Will on 19 Dec 2016 09:45:03 -0800

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Re: [PLUG] Wanted: volunteers with bandwidth, storage, coding skills to help save climate data

So are people still trying to see how to actually solve this problem or is it turning into an interesting academic exercise? Seeing how I'm sitting on the data that wants to be backed up (and have the numbers). If you really want get started, look here https://esgdata.gfdl.noaa.gov/projects/esgf-gfdl/

We have 3 data portals and 4th in the works for the sole purpose of assisting our scientists with collaboration. 


On Mon, Dec 19, 2016 at 12:02 PM, Doug Stewart <zamoose@gmail.com> wrote:
Working from memory: 
Sequences coming off of the Illumina sequencers were a terabyte raw. (The Illuminas had single-use special purpose chips that would ostensibly take a sample and break it down such that it could parallelize the sequencing to a great extent, reducing a process that would take a week/weeks prior into about a 4 hour process.) Post-processing and alignment internal to the sequencers themselves would generally pull the data down to ~400GB which was then shuffled off to our Isilon array. The full alignment and post-proc process on the computing cluster would reduce the per-subject sizes down to 50-100GB per person, or, if the researchers were really aggressive and only needed a few sections of the genome, all the way down to 10GB per or so.

There's obviously a lot of repeated and discardable information in those data sets, but the full data sets were of extreme interest to the research community, thus the product of the sequencers (the ~400GB results) tended to be the ones they needed to shuttle about. 

When I left CHOP, we were hosting almost a half petabyte of largely sequenced samples in our research storage cluster and the researchers would readily fill whatever space we threw at them.

The figures I generally see are that a fully-aligned, non-repeating human genome, if each base pair is represented with their corresponding ASCII characters, is approximately 90GB per human, uncompressed. Those numbers above would suggest to me that the Illumina units were emitting subjects' sequences roughly in quadruplicate.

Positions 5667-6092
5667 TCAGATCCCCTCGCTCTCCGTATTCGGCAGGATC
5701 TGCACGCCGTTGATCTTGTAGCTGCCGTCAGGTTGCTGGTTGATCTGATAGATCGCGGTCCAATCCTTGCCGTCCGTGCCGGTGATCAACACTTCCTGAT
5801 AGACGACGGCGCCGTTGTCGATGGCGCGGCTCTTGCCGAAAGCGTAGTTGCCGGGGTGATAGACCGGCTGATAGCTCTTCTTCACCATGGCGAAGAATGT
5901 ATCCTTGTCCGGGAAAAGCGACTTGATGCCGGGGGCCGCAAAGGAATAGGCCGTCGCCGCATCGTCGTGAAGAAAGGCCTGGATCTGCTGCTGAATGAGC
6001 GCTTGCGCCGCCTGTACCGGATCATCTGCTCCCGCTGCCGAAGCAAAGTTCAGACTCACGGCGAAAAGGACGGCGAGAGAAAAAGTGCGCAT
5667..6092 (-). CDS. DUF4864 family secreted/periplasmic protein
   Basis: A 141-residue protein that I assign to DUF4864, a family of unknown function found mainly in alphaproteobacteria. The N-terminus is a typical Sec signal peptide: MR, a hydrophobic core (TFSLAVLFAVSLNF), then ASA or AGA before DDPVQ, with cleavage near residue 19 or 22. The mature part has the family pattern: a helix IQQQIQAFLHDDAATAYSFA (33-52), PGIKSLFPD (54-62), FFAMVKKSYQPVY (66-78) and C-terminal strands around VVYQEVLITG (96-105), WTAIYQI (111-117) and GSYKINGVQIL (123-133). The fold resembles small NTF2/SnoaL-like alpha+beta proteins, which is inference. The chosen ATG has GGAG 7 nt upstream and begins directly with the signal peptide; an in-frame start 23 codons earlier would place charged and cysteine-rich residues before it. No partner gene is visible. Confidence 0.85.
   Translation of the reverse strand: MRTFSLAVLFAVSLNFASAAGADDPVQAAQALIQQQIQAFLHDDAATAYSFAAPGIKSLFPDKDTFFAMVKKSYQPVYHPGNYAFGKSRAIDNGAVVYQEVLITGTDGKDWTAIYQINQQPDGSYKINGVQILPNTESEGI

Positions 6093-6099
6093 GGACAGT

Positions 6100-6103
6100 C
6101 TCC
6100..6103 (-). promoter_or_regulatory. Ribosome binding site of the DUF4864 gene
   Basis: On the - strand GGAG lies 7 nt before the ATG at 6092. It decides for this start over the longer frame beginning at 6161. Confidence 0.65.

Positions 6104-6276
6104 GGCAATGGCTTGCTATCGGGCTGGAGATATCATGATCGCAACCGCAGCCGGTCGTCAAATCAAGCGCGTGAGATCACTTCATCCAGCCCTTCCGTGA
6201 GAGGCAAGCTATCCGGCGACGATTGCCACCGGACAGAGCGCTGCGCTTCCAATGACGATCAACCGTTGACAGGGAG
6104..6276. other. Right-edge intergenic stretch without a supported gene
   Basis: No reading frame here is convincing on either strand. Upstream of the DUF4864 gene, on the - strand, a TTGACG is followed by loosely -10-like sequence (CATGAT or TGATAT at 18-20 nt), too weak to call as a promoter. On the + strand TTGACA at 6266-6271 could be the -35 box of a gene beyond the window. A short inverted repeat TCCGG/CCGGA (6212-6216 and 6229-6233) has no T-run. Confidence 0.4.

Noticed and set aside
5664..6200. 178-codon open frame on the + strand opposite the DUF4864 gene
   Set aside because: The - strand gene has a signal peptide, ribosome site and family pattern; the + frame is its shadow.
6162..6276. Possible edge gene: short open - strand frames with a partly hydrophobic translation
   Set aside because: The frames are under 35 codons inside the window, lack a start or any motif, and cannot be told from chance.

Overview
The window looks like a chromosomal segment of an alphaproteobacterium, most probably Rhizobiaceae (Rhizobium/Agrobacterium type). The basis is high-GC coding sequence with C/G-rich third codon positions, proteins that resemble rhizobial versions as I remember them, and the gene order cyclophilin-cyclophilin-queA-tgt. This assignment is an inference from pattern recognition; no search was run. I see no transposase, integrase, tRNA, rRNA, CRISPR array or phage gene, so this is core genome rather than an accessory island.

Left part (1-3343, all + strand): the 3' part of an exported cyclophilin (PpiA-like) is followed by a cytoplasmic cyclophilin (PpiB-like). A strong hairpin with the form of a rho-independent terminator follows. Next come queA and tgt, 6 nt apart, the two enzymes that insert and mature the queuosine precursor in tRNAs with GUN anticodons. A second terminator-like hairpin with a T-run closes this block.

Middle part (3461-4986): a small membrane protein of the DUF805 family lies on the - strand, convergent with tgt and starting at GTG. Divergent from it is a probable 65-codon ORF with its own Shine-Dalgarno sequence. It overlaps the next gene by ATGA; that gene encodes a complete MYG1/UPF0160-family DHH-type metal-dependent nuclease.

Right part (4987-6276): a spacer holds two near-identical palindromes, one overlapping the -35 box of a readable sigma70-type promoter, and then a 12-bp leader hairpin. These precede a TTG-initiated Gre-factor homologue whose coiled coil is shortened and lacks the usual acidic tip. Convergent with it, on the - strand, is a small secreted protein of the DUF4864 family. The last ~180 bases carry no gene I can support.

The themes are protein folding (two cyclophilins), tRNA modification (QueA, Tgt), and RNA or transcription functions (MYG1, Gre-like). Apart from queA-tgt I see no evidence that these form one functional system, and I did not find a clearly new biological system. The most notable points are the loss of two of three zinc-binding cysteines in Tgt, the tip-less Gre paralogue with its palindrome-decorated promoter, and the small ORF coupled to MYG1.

Again, this is all working from memory.

On Mon, Dec 19, 2016 at 11:17 AM, Rich Freeman <r-plug@thefreemanclan.net> wrote:
On Mon, Dec 19, 2016 at 11:11 AM, Doug Stewart <zamoose@gmail.com> wrote:
> The problem with data is that, even at the fattest pipe speeds, the fastest
> transit method is still overnighting HDDs via FedEx. We used to get DNA
> sequences from Tufts, Johns Hopkins, etc. via this method when I was at
> CHOP. Transfer time via Internet2 connections: ~1 month. Via FedEx: 2 days.

How long ago was that?  A human genome is only 4gigabases, with 2 bits
per base (before compression).  Granted, I hear some plants are just
insane but a lot of that is duplicative.

1GB isn't THAT much data to transfer, and that is before compression.

Now, if it is all stored as ASCII files with 1 character per base and
maybe 10-20% overhead with things like line numbers and such then I
could see it expanding, but that is still only a 4-5x expansion in

So, maybe a human genome that is 10-20x oversampled (you're sending
raw contigs and not the assembled result) and poorly encoded you're
talking about a day of downloading.

Unless you're talking about 1998 and your network admin doesn't want
you using more than 20kb/s of bandwidth...

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General Discussion  --   http://lists.phillylinux.org/mailman/listinfo/plug

Philadelphia Linux Users Group         --        http://www.phillylinux.org
Announcements - http://lists.phillylinux.org/mailman/listinfo/plug-announce
General Discussion  --   http://lists.phillylinux.org/mailman/listinfo/plug